Category Archives: Music

Musical world tour

Kabantu-webLast night we went on a musical journey around the world, courtesy of the Lake District summer music festival in general, and Kabantu in particular.

Kabantu isn’t the latest operating system from Linux, it’s a talented five-piece music group which specialises in genre-defying fusion sounds from around the world.  They play everything from South African funeral songs to Norwegian lullabies, taking in Scotland, south America, eastern Europe and even a Texan hoe-down on the way.

The evening, in the atmospheric setting of Windermere’s Carver church, was lively, entertaining and above all, tremendous fun.  The group interspersed the music with brief snippets of information and funny stories (like the Czech drinking song which was allegedly about embroidery!) before launching into yet more samples of their impressive, multi-instrumental skills.

I think my own favourite piece was the Norwegian one, with lyrical string harmonies reminiscent of Grieg, but there’s something here for everyone and the sell-out audience was captivated from the first few bars, clapping, foot-stomping, and even singing along to many of the numbers.  All except the Bulgarian wedding dance.  In a weird mix of 13 and 11 time, that defeated everyone except the players themselves.

As for us, we’ll be keeping our eyes open for more concerts by these musicians, and can warmly recommend them to anyone else who enjoys world music, great tunes, and a lot of fun.  You can find more information about them, their music, and their tours, on their website.

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Birmingham Blues

crayLast weekend we dashed down to Birmingham for a very last-minute treat – a concert by the Robert Cray Band.

I’ve been a fan of Cray for years, ever since I heard his famous track ‘Right Next Door’ on a compilation Blues album.  I shouldn’t like it really since it’s borderline soul which I’m less keen on, but the catchy tune and poignant lyrics have stayed with me and it’s still one of my favourites.  So I was delighted when he turned up on Later With Jools Holland the other week, and even more delighted when Dave suddenly said, “He’s touring.  He’s coming to Birmingham!”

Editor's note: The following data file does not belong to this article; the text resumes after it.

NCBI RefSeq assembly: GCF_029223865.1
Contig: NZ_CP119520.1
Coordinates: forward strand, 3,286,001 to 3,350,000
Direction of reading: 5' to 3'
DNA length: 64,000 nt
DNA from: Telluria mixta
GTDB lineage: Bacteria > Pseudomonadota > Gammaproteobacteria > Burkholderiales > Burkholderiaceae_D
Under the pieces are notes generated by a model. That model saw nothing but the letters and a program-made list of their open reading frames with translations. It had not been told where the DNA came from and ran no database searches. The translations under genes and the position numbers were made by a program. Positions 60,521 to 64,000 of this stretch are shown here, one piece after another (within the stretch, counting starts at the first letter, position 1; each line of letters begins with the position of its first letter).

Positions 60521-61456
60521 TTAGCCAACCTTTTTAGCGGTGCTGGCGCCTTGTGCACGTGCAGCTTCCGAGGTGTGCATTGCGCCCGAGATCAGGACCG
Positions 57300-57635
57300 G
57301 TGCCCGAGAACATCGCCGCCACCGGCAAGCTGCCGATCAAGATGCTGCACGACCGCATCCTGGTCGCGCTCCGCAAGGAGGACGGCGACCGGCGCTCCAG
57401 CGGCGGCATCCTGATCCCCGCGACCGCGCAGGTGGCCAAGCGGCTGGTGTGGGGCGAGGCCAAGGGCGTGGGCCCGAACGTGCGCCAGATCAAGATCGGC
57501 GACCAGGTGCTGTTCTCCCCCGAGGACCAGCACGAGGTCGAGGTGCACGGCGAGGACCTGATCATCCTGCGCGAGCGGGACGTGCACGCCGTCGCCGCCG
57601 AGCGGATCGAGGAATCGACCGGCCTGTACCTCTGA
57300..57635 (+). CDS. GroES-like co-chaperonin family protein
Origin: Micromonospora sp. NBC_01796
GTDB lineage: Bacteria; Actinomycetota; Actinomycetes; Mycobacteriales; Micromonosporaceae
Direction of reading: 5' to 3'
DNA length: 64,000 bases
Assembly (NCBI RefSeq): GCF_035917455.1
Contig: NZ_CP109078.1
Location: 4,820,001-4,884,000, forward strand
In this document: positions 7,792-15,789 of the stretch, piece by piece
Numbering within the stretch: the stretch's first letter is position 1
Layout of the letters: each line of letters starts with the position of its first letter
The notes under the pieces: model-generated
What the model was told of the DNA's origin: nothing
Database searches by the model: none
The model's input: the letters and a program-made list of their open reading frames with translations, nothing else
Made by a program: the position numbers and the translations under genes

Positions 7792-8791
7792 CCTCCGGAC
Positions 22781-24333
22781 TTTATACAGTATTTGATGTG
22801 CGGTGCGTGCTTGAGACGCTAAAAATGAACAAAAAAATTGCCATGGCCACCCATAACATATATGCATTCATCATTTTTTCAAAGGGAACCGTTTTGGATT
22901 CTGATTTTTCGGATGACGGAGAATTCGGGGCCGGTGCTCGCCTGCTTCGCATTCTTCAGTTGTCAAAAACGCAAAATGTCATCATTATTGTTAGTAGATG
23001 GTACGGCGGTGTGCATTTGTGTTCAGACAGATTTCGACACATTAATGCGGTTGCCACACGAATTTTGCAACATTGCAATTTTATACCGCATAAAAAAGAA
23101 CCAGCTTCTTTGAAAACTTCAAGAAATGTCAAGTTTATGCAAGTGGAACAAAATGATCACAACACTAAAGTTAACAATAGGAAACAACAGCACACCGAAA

Cue a mad scramble for tickets, not helped by falling foul of Viagogo (overpriced and under-ethical, but more on that later).  But two days before the event, the tickets arrived and off we went.  And the concert was worth every penny.  The first half hour was filled with a back-up act, Jeb Loy Nichols, who sang southern US blues/folk, accompanied only by his own guitar, and quipped about his recent move to Wales.  He was surprisingly good and an excellent choice, but paled by comparison when the lights darkened again and Cray and his band came on.

Like so many legends, the difference was striking and immediate.  The sheer professionalism, the passion, shone through.  His guitar playing is every bit as skilled in real life as it is on his recordings (so no tweaking by the production team) and his voice is as smooth as molten molasses, if you’ll pardon the cliché.  What I wasn’t expecting, but loved, was the sense of mischief as he pretended to grumble at his roadie, told the audience “We not so bad after all” and teased his band by keeping them in suspense at the end of some of the tracks.

We got an hour and a half of great music and entertainment.  Not much of a light-show, perhaps, but then he really didn’t need any gimmicks or extras – the power of his music alone carried the event.  I loved every minute and would happily go and see him again.  Just not using Viagogo for the tickets.

A word of warning – Viagogo aren’t an official seller, they purely act as brokers for people trying to re-sell unwanted tickets for a range of music and sporting events.  And they’re not particularly honest.  They add vast amounts to the face value of the tickets in the shape of tax, handling fees and postage (even for e-tickets!), which can bump the cost up by three or even four times.  They don’t make this clear during the purchasing process; the price you see when you click ‘confirm’ is nowhere near the price you end up paying.  And there is no way, at all, of cancelling the transaction or getting a refund.  All you can do is sell the tickets back to them, presumably at considerable loss to yourself.  In the end, we were ‘lucky’.  The tickets arrived in time (some don’t).  They were legit (some aren’t).  And we only paid three times face value (some cost even more).

But I’d never, ever use the company again, and strongly recommend that nobody else does either.  Over two hundred quid for a concert that should have cost sixty?  Now that really is the Blues.

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